In a recent column in the San Diego Union Tribune, a financial planner was enlisted to offer a reader a financial make-over. The goal was to retire at 55, after a divorce, after a recent home purchase, and after racking up a five figure debt with credit cards.
The planner suggested:
"Use emergency savings to pay off debt.
"Decrease monthly retirement contributions from $500 to $300; use the extra $200 to rebuild emergency fund.
"To retire at 55, work part time for 10 years (with a minimum salary of $20,000) and consider selling home and buying a smaller property outright to eliminate a mortgage during retirement.
"Establish a budget to manage current spending habits.
"Revise W-4 form with employer to account for mortgage and property tax deductions; doing so will increase income by $400.
"Take on more risk and diversify asset allocations to maximize returns for the next few years before retirement.
"Look into the purchase of a $1 million umbrella policy as well as disability insurance.
"Have a coordinated will and trust drawn up along with applicable medical directives and powers of attorney."
And because the article allowed for comments, I added the following: "Sounds like her planner needs to suggest the harsh realities. Let's start with her inability to come up with or budget for those property taxes. With a current liability (mortgage payment, which seems to me was adjusted at some point) and a $5,000 a year property tax bill (something that is guaranteed never to decline), Ms. Ventura will not even come close to enough to live on with her pension. If she were to retire right now, with the assets she has, she would have about $300 a week for all of her other incidentals.
"Her planner," I wrote, "wants her to decrease her retirement contribution by 30%, add more insurance, not really retire (work part-time for earning least $20,000 a year - doing what?) and rearrange her asset allocation to get 10.68% a year return (even without the use of index funds, no short term or intermediate bond investment coupled with large-cap and international exposure could hope to get those kinds of returns which so far over the last ten-years hasn't and projecting even optimistically out over the next ten years will).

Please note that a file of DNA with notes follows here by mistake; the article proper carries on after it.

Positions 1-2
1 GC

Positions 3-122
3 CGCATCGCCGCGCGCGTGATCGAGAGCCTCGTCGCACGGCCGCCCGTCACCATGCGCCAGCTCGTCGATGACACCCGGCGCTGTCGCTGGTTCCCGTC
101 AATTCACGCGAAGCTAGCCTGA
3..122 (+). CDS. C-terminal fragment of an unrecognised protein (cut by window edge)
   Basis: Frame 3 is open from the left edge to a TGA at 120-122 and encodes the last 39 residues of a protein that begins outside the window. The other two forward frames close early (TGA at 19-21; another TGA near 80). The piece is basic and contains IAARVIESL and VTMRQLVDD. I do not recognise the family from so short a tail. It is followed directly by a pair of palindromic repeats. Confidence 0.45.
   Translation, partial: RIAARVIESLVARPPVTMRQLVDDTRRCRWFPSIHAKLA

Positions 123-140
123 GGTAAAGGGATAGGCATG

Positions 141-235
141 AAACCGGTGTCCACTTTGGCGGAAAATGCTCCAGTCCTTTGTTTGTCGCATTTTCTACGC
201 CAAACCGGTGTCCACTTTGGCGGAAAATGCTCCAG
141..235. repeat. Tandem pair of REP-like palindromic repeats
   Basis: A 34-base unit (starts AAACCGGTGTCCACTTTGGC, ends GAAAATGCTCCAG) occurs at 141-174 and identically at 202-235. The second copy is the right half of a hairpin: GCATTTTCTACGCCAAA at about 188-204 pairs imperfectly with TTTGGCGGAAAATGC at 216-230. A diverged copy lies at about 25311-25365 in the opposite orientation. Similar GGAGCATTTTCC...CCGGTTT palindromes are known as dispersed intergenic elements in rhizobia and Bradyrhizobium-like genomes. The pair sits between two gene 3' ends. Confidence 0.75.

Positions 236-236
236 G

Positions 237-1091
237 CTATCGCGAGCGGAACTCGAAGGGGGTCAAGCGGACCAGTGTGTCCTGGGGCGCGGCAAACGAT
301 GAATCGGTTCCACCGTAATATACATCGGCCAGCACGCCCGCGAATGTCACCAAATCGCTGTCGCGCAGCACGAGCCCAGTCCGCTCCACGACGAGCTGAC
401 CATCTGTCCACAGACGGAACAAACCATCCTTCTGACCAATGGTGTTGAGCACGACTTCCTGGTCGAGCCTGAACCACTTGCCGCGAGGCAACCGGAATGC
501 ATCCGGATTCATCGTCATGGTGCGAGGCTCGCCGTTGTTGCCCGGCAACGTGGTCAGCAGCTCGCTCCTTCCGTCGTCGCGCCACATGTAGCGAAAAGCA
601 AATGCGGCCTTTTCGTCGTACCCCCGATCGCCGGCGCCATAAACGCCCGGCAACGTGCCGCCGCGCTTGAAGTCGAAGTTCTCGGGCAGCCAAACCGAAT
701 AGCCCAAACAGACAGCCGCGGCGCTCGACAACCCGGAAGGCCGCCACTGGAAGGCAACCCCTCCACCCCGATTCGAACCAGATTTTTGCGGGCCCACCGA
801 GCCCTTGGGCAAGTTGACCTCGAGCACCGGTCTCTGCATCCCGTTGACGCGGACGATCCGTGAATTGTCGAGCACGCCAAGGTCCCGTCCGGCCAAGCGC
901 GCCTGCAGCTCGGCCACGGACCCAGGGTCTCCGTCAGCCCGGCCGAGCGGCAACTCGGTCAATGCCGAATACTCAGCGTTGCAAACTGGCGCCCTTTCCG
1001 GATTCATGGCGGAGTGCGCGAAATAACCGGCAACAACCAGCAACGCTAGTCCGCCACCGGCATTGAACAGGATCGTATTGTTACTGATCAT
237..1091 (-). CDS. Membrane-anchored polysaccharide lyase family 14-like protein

"And after all of that, he wants her to sell her home.
Why not just keep working until she is 65, put away the credit cards (while continuing to pay them down - which if she took her current personal savings to do would allow her to redirect that $450 to rebuilding that account - which would still have, according to the numbers listed above, well over $13,000 in checking and savings) and budget in another $300 towards the mortgage payments bringing the overall life of the loan down to around fifteen years. This will leave her living tight - like the rest of us - but will also increase the chance that she will have her home when she retires (meaning when she stops working) and might be able to pay for the taxes on the property.
I see no mention of health insurance in Mr. Phelps plan short of a disability policy or an employer sponsored long-term care arrangement. That 403(b) and 457 plan will begin to cover that but if a recent estimate by Fidelity suggests, her savings for insurance in a post-work life will fall short by $850,000.
True, Ms. Ventura is doing better than most but she is going to need to rethink those post-divorce goals. And this is true for many of us.
When we calculate how much we will need, we tend to gloss over numerous factors in an attempt to tailor our dreams to fit. Her financial make-over would have cost her $1,200 and she would not really be any closer to the truth about her future than had she just faced the facts.
One: Divorce changes the whole retirement picture. Ms. Ventura is no exception, she will have to recover much more financially than had she remained married.
Two: The cost of retirement is rising every day, just like everything else. Plan on a 15% increase in those costs, year-over-year. Can she handle that and still retire at 55? Not likely.
Three: There are no guarantees. That employer sponsored pension may falter. Those investments may weaken. That house may be worth less as the taxes on it rise.
The best base calculation she can make: Can she live on half of what she is making now? Because that, for an increasing number of us, is the reality of retirement.